Several times on the way to the top we stopped to regroup and take pictures. It was still cold, but the weather system that was supposed to be coming seemed to be holding off.
At the top we found the picic area is actually pretty sheltered from the weather so we took some time and ate our respective lunches.
For some it was a clif bar, for others a smashed turkey sandwich and for Chris, it was a veritable feast followed by hot coffee and pie. I have to admit, I was really regretting not having put more effort into preparing my lunchtime meal that morning.
Well, as you can imagine, one of the best parts of climbing a mountain is in the going back down. And Mt Tam did not disappoint. Although the first part of the descent was cold and damp, we eventually came out below the clouds and enjoyed ripping our way down the wide, fast fire roads.
It was probably because of this that none of us noticed we had lost John until we stopped at an intersection to regroup.
Some thought he had continued, other thought he had turned down the wrong path. After talking about it for a bit, we decided that Troy and I would go down the wrong path to see if he had gone that way and the others would continue on the regular trail.
So, using the excuse that we were only trying to catch up to John, we released the brakes and proceeded as fast as we could down the trail...way down the trail...and even part way back up the trail as it turned back towards the summit. Eventually though, we decided he couldn’t have gotten that far ahead of us and turned back.
Here’s another little lesson for those of you that haven’t been paying attention. If you go a long ways down a steep fast fire road and then turn around...yep, you get to go a long ways back up a steep, fast fire road.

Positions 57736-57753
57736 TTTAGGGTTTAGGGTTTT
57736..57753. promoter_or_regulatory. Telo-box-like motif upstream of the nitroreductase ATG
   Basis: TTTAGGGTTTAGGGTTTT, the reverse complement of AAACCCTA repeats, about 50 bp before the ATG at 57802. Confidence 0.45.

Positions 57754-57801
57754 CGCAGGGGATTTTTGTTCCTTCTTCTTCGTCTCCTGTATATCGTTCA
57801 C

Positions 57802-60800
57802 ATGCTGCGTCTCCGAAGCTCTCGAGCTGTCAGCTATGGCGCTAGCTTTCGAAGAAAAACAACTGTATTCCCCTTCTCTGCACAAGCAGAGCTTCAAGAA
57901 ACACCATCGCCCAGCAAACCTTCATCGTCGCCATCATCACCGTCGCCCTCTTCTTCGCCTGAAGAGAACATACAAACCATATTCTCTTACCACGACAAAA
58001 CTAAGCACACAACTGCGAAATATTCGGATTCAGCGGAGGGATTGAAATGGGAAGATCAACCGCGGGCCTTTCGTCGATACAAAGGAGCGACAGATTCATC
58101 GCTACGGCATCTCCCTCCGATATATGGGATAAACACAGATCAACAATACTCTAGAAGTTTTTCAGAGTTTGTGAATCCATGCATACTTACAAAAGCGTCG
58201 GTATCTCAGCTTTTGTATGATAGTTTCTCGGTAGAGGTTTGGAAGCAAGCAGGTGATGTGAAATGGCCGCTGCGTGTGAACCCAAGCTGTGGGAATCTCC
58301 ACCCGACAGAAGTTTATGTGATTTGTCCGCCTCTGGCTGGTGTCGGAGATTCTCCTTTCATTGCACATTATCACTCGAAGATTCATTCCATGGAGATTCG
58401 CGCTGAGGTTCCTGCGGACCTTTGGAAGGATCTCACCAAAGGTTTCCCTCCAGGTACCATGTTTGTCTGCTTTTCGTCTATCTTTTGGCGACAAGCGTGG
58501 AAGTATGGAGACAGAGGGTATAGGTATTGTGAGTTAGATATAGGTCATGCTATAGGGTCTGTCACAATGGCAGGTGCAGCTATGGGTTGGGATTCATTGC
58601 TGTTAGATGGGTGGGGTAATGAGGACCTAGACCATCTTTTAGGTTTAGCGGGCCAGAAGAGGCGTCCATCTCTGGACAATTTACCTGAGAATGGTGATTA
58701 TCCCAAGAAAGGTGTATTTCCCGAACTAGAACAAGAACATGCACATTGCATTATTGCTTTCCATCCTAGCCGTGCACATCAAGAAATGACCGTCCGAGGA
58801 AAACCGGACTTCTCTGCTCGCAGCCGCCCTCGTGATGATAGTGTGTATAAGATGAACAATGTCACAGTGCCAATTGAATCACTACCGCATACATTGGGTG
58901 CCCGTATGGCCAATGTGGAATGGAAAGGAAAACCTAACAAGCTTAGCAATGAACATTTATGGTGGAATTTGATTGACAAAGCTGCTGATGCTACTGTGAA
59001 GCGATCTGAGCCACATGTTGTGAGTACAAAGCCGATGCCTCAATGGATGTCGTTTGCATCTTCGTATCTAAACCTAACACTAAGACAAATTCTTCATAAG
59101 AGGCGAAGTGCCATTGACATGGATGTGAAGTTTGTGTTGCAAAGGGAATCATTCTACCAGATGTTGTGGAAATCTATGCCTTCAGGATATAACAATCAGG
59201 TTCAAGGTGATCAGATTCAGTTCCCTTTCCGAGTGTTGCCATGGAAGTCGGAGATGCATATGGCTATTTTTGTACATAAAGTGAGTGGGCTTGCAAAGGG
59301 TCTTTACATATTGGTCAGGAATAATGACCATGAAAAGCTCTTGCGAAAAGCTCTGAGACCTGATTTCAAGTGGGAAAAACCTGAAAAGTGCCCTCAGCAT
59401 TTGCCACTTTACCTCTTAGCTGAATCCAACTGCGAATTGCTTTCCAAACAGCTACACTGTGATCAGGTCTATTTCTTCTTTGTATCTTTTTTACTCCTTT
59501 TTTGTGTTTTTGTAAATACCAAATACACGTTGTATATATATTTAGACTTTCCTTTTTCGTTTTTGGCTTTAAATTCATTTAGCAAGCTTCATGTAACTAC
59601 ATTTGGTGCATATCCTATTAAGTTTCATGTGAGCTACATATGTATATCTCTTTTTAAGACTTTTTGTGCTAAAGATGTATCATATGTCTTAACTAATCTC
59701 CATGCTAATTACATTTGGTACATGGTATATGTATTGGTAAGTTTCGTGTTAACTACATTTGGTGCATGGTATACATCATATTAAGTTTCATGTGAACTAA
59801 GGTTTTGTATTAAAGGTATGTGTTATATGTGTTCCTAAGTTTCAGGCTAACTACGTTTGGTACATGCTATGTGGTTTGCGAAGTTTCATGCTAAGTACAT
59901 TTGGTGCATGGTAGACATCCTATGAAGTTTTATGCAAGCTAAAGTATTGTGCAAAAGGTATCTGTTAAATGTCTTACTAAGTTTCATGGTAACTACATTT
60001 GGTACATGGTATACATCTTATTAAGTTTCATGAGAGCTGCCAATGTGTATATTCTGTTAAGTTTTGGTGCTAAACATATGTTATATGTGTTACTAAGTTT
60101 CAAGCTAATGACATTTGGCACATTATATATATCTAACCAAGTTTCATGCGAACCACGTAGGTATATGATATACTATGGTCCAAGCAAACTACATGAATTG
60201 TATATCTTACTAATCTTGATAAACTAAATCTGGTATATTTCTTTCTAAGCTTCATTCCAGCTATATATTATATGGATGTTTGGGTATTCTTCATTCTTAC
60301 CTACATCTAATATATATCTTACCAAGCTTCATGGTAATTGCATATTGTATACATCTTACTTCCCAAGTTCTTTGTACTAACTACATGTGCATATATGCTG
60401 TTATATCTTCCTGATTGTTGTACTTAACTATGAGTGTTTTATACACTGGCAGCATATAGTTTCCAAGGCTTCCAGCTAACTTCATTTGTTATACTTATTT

And, seeing as I'm tossing out all these little life lessons today, I’ll throw in another. If you and another guy have no idea where you are and haven’t ridden in an area ever before, you might want to let someone else volunteer to go searching for a lost rider. You guessed it, Troy and I rode for quite a ways (again all downhill) before finding a parking lot and realizing it wasn’t the one we wanted. So, once again we turned back uphill until we found the turn we had missed.
Eventually though, we made it back to the truck only to find John hadn’t turned up. And, just as we were trying to figure out how to tell his parents we had lost their son, they pulled up asking where he was.
After much discussion and no small amount of worry on their part I’m sure, we reached him on his cell. By talking to him we were able to figure out where on the trail he was and Troy and I again headed back up the hill on bikes while Tracy drove up the road just in case he came that way.
Just as we got to the top of the hill where we thought he might be (and just as my legs were beginning to cramp) my cell phone rang and Tracy let me know that John was back at the parking lot safe and sound.
So, I have no idea what my mileage was or how many feet of climbing we did. Originally it was supposed to be something like 16-18 miles and about 3K of climbing, but I know for a fact that Troy and I had at least double the miles, double the climbing and double the stories that we would have had, had everything gone as planned.
Another fantastic DATMBA in the bag!